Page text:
North Korea 2013

Total score

1.85 change: 0

Quick facts

  • 24.72 million
Population growth:
  • 0.53 %
  • 40 billion $
GDP growth rate:
  • 0.8 %
GDP per capita:
  • 1800 $

Score and comments

Political Freedom
Free and Fair Elections

The Democratic People’s Republic of Korea is a dictatorship. Despite the dictatorial nature of the regime and the complete lack of democratic structures, North Koreans go to polls. At the national level, citizens elect a legislature – the Supreme People’s Assembly. Additionally, people elect representatives to city, county, and provincial people’s assemblies. But the term “election” is misleading when it comes to North Korea’s political system. Candidates for office must be a member of the Democratic Front for the Reunification of the Fatherland, which is a coalition of the country’s three political parties. Before elections, each party may nominate candidates for office; the Democratic Front then selects a single nominee for

each political post, presents this list to the voters, who then have the choice of either voting for or against each candidate. What this means is that the people do not choose representatives and are restricted to merely confirming candidates chosen by the unelected Democratic Front. Voting is mandatory and police forces are guaranteed to find out the whereabouts of any person eligible to vote but failing to do so. North Korea also displays its uniqueness when it comes to political participation and pluralism. To be sure, there are other political parties in addition to the all-powerful Workers’ Party of Korea (WPK), but they are bound by law to follow the WPK’s political agenda. Individual political participation is required by the state as a sign of respect to the Supreme Leader, i.e. it is mandatory. Refusal to participate in certain political activities is perceived as a lack of support for the government and leads to severe punishment.

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Absence of Unconstitutional Veto Players

Since the Democratic People’s Republic of Korea (DPRK) is one of the most, if not the most repressive country in the world, there are no unconstitutional veto players which could challenge the power of the government. Literally everything is state-owned or state-controlled and decision making processes are never transparent or in any way communicated to the public. Therefore, there is no way for citizens to hold authorities accountable for their actions. Although the absence of veto players is necessary in democratic systems it can hardly be perceived as a positive thing in the case of the DPRK, as it coincides with an absolute lack of opposition or civil society, hence the score of 0 in this category.

Freedom of Press

There is absolutely no freedom of expression or freedom of the press in any kind of way in the DPRK. Although the constitution formally guarantees freedom of expression, additional provisions in it call for adherence to the “collective spirit”, practically banning all non-censored reporting. All media is state owned and serves as a propaganda apparatus for the regime. There are no foreign broadcasters available in the country and listening to foreign radio or possession of dissident publications is punished as a crime against the state. Recently the Associated Press was allowed to open a full time office in Pyongyang from where it operates under heavy restrictions. Estimates put the number of North Koreans with access to the internet (the proper one, not the odd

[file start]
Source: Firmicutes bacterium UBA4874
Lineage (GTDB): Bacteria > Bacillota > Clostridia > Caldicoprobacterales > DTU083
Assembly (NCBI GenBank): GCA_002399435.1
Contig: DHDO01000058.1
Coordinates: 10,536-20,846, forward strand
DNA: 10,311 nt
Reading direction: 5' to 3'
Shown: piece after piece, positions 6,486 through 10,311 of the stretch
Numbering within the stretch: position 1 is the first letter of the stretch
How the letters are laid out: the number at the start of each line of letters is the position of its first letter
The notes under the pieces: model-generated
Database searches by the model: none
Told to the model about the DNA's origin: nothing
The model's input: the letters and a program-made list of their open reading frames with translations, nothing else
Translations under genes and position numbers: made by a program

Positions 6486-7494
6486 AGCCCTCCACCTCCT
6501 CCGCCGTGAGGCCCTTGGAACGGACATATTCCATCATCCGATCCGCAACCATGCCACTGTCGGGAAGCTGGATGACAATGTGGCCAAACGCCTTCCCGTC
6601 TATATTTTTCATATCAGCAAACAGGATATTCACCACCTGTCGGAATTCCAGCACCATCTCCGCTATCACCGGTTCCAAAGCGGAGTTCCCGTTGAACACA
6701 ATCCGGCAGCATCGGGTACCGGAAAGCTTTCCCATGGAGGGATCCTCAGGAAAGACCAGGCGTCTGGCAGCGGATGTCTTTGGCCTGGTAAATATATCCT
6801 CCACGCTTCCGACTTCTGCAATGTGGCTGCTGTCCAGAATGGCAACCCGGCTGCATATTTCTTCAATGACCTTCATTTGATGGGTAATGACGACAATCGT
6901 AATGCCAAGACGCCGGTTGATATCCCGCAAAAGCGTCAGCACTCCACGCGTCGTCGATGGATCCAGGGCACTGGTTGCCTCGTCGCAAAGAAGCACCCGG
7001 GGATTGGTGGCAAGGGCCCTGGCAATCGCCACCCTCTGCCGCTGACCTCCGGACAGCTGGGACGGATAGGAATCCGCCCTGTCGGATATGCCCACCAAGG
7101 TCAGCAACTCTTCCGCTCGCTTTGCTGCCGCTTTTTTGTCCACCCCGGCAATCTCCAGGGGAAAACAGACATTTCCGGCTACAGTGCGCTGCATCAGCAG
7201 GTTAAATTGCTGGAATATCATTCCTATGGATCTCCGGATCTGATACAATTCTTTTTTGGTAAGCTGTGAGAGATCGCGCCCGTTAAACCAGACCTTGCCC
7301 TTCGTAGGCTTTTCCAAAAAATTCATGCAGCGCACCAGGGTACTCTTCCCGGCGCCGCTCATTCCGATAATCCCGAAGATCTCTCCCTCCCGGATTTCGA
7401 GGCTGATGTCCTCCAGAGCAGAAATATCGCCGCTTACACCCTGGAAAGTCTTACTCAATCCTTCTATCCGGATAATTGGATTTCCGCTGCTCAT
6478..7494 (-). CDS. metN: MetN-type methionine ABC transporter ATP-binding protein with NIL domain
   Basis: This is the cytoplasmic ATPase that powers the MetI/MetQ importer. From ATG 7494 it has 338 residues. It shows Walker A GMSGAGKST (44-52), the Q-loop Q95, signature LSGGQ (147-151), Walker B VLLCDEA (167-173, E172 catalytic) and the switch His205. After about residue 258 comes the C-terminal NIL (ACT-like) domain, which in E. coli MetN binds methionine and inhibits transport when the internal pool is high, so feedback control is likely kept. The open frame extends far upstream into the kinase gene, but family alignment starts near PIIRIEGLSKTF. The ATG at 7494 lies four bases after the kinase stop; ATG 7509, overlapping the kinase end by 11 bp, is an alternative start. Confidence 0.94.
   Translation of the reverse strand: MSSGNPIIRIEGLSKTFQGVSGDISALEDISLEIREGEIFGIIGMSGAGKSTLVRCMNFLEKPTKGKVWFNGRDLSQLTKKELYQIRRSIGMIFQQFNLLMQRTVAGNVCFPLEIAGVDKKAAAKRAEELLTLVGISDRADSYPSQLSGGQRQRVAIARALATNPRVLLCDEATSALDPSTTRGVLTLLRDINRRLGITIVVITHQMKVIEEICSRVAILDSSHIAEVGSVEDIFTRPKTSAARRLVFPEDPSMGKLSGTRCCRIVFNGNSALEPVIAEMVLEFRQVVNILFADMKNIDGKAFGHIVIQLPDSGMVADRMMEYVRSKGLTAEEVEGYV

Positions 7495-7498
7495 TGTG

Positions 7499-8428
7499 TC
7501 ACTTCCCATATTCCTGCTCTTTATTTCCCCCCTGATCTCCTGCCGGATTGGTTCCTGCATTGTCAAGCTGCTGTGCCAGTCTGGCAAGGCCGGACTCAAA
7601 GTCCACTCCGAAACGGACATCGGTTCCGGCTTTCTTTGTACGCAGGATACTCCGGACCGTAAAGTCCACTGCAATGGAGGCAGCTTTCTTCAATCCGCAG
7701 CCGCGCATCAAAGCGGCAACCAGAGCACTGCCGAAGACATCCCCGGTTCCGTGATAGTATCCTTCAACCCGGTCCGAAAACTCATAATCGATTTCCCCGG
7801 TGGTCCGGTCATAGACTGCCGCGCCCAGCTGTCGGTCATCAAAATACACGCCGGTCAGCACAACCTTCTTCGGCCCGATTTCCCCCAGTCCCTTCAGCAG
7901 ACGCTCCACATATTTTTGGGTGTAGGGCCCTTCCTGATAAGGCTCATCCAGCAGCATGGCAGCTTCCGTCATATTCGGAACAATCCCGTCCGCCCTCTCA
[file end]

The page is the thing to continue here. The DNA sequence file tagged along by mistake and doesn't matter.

North Korean variety) at about 4,000. Most of them are high-level party officials.

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Rule of Law
Independence of the Judiciary

No data available.


North Korea remains at the bottom of Transparency International’s 2012 Corruption Perception Index, along with Somalia and Afghanistan, as it did in 2011. The overarching state apparatus has further strengthened its grip of society and government corruption penetrates all facets of life. In the world’s last remaining totalitarian state, corruption is inevitable.

Protection of Human Rights

The new phase of Kim leadership in North Korea has, according to Maple Croft’s Human Rights Atlas, coincided with a tightening of state control and a worsening of its human rights levels. The Atlas has marked a steady decline during the transition period from Kim Jong Il to Kim Jong Un (from 1.5 in 2010 to 0.8 in 2013), as the government sought to consolidate power and quell unrest. North Korea does not allow any kind of organised opposition, religious freedom, civil society or free media. Arbitrary attest and detention, extrajudicial murder, disappearances, torture, internal displacement, trafficking of people and a lack of any freedom of thought and expression remain serious and pervasive problems. Collective punishment is still used and hundreds of thousands of people

are enslaved in forced labour camps and re-education centers. Individuals convicted of crimes are often condemned to serve their sentences with their spouse, children, parents and even grandchildren. The state still publically executes prisoners who steal state property and commit other ‘anti-government’, ‘anti-Kim’ and ‘anti-socialist’ crimes.

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Economic Freedom
Security of Property Rights

No data available.

Size of Government: Expenditures, Taxes, and Enterprises

No data available.

Regulation of Credit, Labour, and Business

No data available.

Freedom to Trade Internationally

No data available.

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